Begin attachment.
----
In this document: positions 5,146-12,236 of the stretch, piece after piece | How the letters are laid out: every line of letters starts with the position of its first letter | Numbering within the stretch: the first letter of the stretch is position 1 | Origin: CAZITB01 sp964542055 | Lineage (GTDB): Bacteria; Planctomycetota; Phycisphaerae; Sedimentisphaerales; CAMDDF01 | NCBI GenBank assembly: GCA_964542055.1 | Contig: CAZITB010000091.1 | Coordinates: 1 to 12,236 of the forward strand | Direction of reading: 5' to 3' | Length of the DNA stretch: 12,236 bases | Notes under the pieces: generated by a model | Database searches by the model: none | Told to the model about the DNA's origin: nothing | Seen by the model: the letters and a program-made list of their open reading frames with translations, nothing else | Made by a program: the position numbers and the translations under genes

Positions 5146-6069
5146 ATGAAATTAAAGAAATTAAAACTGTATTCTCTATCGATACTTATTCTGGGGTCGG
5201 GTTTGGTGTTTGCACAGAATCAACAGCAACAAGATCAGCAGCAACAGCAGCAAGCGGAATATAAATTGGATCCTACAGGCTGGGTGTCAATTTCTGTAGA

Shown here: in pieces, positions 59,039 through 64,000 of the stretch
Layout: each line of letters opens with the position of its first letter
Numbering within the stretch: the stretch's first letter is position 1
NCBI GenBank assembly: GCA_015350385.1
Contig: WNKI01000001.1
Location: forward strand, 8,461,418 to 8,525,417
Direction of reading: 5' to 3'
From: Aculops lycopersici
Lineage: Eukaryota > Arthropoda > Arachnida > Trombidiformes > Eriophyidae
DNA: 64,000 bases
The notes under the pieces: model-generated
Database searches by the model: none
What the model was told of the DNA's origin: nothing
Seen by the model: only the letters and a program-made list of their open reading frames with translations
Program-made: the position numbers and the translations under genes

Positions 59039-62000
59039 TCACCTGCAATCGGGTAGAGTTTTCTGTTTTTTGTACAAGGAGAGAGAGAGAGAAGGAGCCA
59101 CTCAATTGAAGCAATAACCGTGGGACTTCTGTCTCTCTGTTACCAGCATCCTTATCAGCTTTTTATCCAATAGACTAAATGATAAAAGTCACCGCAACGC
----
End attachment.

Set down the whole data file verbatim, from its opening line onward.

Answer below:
In this document: positions 5,146-12,236 of the stretch, piece after piece | How the letters are laid out: every line of letters starts with the position of its first letter | Numbering within the stretch: the first letter of the stretch is position 1 | Origin: CAZITB01 sp964542055 | Lineage (GTDB): Bacteria; Planctomycetota; Phycisphaerae; Sedimentisphaerales; CAMDDF01 | NCBI GenBank assembly: GCA_964542055.1 | Contig: CAZITB010000091.1 | Coordinates: 1 to 12,236 of the forward strand | Direction of reading: 5' to 3' | Length of the DNA stretch: 12,236 bases | Notes under the pieces: generated by a model | Database searches by the model: none | Told to the model about the DNA's origin: nothing | Seen by the model: the letters and a program-made list of their open reading frames with translations, nothing else | Made by a program: the position numbers and the translations under genes

Positions 5146-6069
5146 ATGAAATTAAAGAAATTAAAACTGTATTCTCTATCGATACTTATTCTGGGGTCGG
5201 GTTTGGTGTTTGCACAGAATCAACAGCAACAAGATCAGCAGCAACAGCAGCAAGCGGAATATAAATTGGATCCTACAGGCTGGGTGTCAATTTCTGTAGA

Shown here: in pieces, positions 59,039 through 64,000 of the stretch
Layout: each line of letters opens with the position of its first letter
Numbering within the stretch: the stretch's first letter is position 1
NCBI GenBank assembly: GCA_015350385.1
Contig: WNKI01000001.1
Location: forward strand, 8,461,418 to 8,525,417
Direction of reading: 5' to 3'
From: Aculops lycopersici
Lineage: Eukaryota > Arthropoda > Arachnida > Trombidiformes > Eriophyidae
DNA: 64,000 bases
The notes under the pieces: model-generated
Database searches by the model: none
What the model was told of the DNA's origin: nothing
Seen by the model: only the letters and a program-made list of their open reading frames with translations
Program-made: the position numbers and the translations under genes

Positions 59039-62000
59039 TCACCTGCAATCGGGTAGAGTTTTCTGTTTTTTGTACAAGGAGAGAGAGAGAGAAGGAGCCA
59101 CTCAATTGAAGCAATAACCGTGGGACTTCTGTCTCTCTGTTACCAGCATCCTTATCAGCTTTTTATCCAATAGACTAAATGATAAAAGTCACCGCAACGC